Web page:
c. The isolation system has force-deflection properties that are independent of the rate of loading.

d. The isolation system has force-deflection properties that are independent of vertical load and bilateral load.

e. The isolation system does not limit maximum considered earthquake displacement to less than SM1/SD1 times the total design displacement.

8.7.3.1.1 Lateral Displacements. There are as many as six definable displacements in base isolation terminology. Three of these are defined in Fig. 8.34l, while the others, related to certain prescribed formulas, are explained in the text. Design Displacement. The isolation system must be designed and constructed to withstand design lateral earthquake displacements DD, calculated to occur in the direction of each of the main horizontal axes of the structure in accordance with the following equation:

D = gSD1TD

Dtm = same as DrD but calculated for maximum considered earthquake, MCE

Dm = total design displacement (DT + torsional component) at corners of building due to DBE

Dd = design displacement at the center of rigidity of building due to design basis earthquake, DBE

Dd = design displacement at the center of rigidity of building due to design basis earthquake, DBE

Figure 8.34l. Isolator displacement terminology. Note: MCE = earthquake corresponding to 2% probability of exceedence in a 50-year period (2500-year return period); DBE = earthquake corresponding to 10% probability of exceedence in a 50-year period (475-year return period).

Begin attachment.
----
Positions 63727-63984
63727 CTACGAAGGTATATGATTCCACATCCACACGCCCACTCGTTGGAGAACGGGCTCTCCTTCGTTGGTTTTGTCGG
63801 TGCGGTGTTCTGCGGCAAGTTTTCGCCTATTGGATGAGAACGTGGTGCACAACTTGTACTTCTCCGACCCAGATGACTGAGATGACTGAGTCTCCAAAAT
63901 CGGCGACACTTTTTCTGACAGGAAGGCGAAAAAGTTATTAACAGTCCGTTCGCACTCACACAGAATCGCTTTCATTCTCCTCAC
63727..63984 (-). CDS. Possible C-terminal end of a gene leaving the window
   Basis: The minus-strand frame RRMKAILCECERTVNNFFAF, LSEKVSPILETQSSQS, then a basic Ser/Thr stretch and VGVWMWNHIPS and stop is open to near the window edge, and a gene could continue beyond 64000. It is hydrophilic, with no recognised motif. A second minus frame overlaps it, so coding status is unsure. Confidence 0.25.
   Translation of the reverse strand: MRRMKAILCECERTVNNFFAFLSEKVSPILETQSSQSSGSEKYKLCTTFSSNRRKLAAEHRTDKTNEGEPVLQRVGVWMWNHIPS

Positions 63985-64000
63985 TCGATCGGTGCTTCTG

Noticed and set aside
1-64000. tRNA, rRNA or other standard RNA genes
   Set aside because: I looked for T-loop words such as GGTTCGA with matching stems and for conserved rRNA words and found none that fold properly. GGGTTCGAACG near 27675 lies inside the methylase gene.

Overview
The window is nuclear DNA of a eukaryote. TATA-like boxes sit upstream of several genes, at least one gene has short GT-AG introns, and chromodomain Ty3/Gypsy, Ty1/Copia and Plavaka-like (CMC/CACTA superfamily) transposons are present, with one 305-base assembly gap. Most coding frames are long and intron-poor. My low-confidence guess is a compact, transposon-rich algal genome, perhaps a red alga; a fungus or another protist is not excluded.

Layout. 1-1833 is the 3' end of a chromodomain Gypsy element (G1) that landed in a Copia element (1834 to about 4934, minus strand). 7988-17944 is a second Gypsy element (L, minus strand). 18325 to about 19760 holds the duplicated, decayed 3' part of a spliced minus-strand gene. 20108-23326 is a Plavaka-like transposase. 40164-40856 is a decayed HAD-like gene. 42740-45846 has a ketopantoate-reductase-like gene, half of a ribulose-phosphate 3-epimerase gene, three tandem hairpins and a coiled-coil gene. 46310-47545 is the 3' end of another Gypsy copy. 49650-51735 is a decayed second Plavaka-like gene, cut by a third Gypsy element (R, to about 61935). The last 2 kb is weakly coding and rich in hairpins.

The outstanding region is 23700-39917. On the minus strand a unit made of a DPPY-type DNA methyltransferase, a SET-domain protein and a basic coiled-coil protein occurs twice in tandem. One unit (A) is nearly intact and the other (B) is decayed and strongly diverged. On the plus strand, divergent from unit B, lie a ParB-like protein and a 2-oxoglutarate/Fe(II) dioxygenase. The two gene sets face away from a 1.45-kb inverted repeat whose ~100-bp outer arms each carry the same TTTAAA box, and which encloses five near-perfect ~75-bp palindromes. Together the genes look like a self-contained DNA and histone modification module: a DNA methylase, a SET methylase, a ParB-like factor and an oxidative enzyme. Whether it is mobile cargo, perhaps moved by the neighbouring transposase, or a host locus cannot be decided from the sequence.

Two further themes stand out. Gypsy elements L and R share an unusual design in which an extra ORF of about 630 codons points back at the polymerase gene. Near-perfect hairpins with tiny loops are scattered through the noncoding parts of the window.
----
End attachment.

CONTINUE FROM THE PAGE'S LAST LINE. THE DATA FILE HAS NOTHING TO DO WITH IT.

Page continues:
where

Dd = design displacement of the isolation system g = acceleration of gravity

SD1 = design 5% damped spectral acceleration at 1-sec period

TD = effective period of seismically isolated structure in seconds at the design displacement in the direction under consideration BD = numerical coefficient related to the effective damping of the isolation system at the design displacement, DD as set forth in Table 9.13.3.3.1

Effective Period at Design Displacement. The effective period of the isolated structure at design displacement TD shall be determined using the deformational characteristics of the isolation system in accordance with the following equation: